Derby's Heritage Part 12 - King Street to Friar Gate
w/e 26 December 2010
All this week's pictures were taken
with a Kodak DX6490
This part is one of contrasts passing through areas
of an industrial past to elegant wide open streets and we pick
up the route at the Seven Stars Inn on King Street.
first option is to pass the Seven Stars and turn into Bridge
Street keeping left by the Rykneld Mills complex into Lodge Lane
(left). The second option is to take a few steps back to St Helen's
Street to pass the Radio Derby building (right). This way we
pass the Meeting Room (above) built 1808 to a traditional Quaker
design. One of Derby's claims to fame is that it is where Quakers
were given their name.
The two route options converge via Willow Row but where Willow
Road joins Lodge Lane we get our first glimpse of the seven storey
block that is part of the Rykneld Mills. The complex consists
of four mills built between 1819 and 1842 for silk manufacturers
Thomas Bridgett & Co. who became the largest silk concern
in Derby. The seven storey block is the South Mill but the mills
have now been converted into housing and seem to be occupied
mainly by the University of Derby.
From St Helen's Street we turn into Brook Street where nestling
on a small plot of land in the shadow of the towering South Mill
and more recent extension is the former Wesleyan Chapel. The
chapel was built in 1802 as Derby's first Baptist Chapel but
was enlarged in 1815 and sold to the Wesleyan Methodists in 1856
with whom it remained until 2002 when it closed. Now Grade II
listed, the chapel has been converted to a wine bar and restaurant.
We leave Brook Street where it joins Bridge Street and continue
to Friar Lane passing on the way St John the Evangelist's Church
on the corner of Mill Street. The turreted design always reminds
me of a castle but the Grade II* listed building is the only
surviving Commissioners' Church in Derby, being consecrated in
1828, earning it the distinction of being the first 'new' church
in Derby to be consecrated since the Reformation.
On meeting Friar Lane our route will be to the left back towards
the city centre but first we must go a short distance in the
opposite direction to view the Headless Cross. The Cross that
has a fascinating history bears a weathered and worn plaque that
is difficult to read but I believe it says the following:
"This stone once formed part of a medieval cross which
stood at the upper end of Friar Gate and was later used by the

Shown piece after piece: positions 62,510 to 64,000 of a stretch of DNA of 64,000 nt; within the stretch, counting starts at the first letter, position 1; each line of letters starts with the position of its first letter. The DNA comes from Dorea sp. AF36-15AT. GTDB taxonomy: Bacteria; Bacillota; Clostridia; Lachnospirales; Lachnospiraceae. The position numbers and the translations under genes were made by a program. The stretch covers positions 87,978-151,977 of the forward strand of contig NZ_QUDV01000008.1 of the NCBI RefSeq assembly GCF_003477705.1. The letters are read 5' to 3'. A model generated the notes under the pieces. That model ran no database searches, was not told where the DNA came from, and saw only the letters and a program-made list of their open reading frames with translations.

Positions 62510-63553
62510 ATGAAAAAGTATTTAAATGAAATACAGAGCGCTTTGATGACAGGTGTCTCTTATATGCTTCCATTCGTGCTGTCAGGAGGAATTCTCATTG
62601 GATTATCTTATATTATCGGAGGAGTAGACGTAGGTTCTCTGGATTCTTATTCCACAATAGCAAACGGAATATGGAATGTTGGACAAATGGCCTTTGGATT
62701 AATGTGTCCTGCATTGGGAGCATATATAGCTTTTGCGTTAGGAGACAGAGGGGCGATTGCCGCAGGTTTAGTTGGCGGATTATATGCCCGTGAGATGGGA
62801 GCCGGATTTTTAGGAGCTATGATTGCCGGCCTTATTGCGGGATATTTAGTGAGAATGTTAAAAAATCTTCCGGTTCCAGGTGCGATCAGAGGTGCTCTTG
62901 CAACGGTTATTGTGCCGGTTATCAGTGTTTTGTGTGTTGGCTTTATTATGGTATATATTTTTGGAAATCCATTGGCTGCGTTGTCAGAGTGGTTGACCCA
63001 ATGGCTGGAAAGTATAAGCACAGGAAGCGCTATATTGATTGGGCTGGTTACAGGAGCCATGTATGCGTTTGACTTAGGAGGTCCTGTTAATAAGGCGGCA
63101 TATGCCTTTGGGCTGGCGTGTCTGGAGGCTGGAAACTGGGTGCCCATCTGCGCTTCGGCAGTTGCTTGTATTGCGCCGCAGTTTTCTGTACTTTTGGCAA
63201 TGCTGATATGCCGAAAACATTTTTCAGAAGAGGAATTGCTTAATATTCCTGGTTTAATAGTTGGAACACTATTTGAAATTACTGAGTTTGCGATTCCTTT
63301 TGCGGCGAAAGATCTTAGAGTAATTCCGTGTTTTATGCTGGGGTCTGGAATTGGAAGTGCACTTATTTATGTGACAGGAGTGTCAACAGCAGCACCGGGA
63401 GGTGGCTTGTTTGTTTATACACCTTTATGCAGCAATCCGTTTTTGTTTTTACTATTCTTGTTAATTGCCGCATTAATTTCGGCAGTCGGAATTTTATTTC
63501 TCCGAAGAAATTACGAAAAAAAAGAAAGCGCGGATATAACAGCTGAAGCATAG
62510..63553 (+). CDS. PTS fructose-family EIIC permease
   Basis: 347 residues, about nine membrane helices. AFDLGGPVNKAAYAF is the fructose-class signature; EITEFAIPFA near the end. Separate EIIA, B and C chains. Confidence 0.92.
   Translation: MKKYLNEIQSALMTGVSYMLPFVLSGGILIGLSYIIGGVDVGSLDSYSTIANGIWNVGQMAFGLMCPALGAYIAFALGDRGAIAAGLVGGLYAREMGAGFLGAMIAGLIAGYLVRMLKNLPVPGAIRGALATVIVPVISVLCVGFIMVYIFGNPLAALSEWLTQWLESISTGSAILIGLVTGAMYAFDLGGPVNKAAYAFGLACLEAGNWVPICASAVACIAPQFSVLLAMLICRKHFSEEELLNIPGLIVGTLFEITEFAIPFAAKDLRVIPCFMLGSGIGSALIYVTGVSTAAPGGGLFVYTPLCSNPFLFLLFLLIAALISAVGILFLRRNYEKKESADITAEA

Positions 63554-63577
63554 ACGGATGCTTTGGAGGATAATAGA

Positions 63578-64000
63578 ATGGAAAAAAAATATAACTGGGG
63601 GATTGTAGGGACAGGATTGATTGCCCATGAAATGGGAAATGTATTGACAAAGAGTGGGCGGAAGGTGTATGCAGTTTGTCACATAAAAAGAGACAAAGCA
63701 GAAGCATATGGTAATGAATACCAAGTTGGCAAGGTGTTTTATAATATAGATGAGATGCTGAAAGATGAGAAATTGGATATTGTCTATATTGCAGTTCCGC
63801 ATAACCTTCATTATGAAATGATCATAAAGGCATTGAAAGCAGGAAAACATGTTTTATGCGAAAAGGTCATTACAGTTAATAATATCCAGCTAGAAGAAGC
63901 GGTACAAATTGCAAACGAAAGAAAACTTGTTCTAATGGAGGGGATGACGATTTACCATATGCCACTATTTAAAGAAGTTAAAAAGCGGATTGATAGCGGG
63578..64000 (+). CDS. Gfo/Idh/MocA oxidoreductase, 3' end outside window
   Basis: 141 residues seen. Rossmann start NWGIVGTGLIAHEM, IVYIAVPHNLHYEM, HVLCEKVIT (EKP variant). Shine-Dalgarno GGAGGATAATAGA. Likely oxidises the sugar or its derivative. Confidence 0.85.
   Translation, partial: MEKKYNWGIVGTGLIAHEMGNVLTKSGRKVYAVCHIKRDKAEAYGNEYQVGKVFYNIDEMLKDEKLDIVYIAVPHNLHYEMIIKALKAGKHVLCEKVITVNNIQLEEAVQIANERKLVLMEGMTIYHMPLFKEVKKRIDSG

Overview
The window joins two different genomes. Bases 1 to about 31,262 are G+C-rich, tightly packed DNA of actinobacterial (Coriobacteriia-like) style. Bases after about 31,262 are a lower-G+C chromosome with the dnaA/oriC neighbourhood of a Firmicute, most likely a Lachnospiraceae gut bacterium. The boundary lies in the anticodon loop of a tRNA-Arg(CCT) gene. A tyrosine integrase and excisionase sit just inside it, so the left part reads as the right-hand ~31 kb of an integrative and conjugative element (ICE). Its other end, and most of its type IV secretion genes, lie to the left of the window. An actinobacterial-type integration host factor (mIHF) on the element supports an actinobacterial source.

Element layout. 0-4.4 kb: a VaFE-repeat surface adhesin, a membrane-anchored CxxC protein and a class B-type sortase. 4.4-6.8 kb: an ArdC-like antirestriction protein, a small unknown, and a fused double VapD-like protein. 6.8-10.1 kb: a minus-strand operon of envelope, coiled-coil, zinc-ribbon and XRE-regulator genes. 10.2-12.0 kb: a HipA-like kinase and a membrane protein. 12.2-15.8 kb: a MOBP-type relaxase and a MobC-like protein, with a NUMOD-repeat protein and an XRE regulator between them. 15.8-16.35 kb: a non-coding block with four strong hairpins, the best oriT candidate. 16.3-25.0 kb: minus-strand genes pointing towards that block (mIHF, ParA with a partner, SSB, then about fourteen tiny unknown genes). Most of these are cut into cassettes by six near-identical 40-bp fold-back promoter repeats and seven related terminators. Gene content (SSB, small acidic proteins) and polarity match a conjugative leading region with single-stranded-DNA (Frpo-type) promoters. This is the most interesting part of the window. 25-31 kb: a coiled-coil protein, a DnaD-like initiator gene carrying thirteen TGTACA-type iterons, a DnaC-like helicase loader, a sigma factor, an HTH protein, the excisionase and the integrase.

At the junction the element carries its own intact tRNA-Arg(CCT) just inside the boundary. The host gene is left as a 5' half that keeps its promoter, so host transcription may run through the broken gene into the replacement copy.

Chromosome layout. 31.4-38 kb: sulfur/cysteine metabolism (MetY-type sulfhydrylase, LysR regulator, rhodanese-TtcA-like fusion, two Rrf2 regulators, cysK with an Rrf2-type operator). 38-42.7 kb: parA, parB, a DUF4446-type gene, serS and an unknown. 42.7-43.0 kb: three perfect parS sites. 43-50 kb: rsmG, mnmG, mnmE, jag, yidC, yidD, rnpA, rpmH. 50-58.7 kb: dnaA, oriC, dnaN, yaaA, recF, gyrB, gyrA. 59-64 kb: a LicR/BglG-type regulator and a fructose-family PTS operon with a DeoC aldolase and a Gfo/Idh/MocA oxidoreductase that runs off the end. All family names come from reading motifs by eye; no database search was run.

inhabitants of Derby as a market stone during the visitation
of the plague 1665. It was removed from the Arboretum and replaced
here near its original site June 1970"
Located at the Arboretum between 1892 and 1979, the Cross has
a trough in its top in which vinegar was kept to allow money
to be disinfected during the Great Plague. There also appears
to be some dispute or confusion about the history of the cross
but there is an article on bygonederbyshire.co.uk that purports to be
the true story.
On the other side of Friar Gate is Vernon Street a wide street
lined with fine Regency villas. Some of the outdoor sequences
of the 1980s TV series "Nanny" starring Wendy Craig
which was set in London were actually filmed in Vernon Street,
Derby. At the far end of the street is the impressive façade
in the Greek Doric style of the County Gaol that opened in 1827.
Designed by Francis Goodwin, it served as the County Gaol from
1843 until 1919, when much of it was demolished but still served
as a military prison until 1929. It later became Derby's Greyhound
Stadium but fell into disrepair until it was restored in 2000
becoming a complex of offices and apartments leaving only the
imposing front façade of the former prison.
From the end of Vernon Street, this is the view along Friar Gate
towards the city centre. I have often driven along here (part
of it is one way) but it is difficult to see the properties when
travelling at speed and it is only on foot that the true elegance
of the street can be appreciated. Each of the buildings must
have a story to tell but we shall only sample a few in passing.
One such building is The Greyhound pub. This too, like many in
this area, is a Grade II listed building and was built in 1734.
I thought the name may have been because of its proximity to
the former stadium but as it predates the stadium by a couple of hundred years, and
as I have found no mention of an earlier name, it would appear
that this is just a strange coincidence. In the past, beer was
brewed on the premises and it was once owned by Derby's last
independent brewer, Offiler's. Standing opposite Derby's second
County Gaol it was the last port of call for prisoners who were
allowed one last drink when on their way to the gallows. It has
recently been completely refurbished and re-opened in 2010 and
is now owned by the local family run Derby Brewing Company.
We will continue to look at some more of Friar Gate's history
in the next part.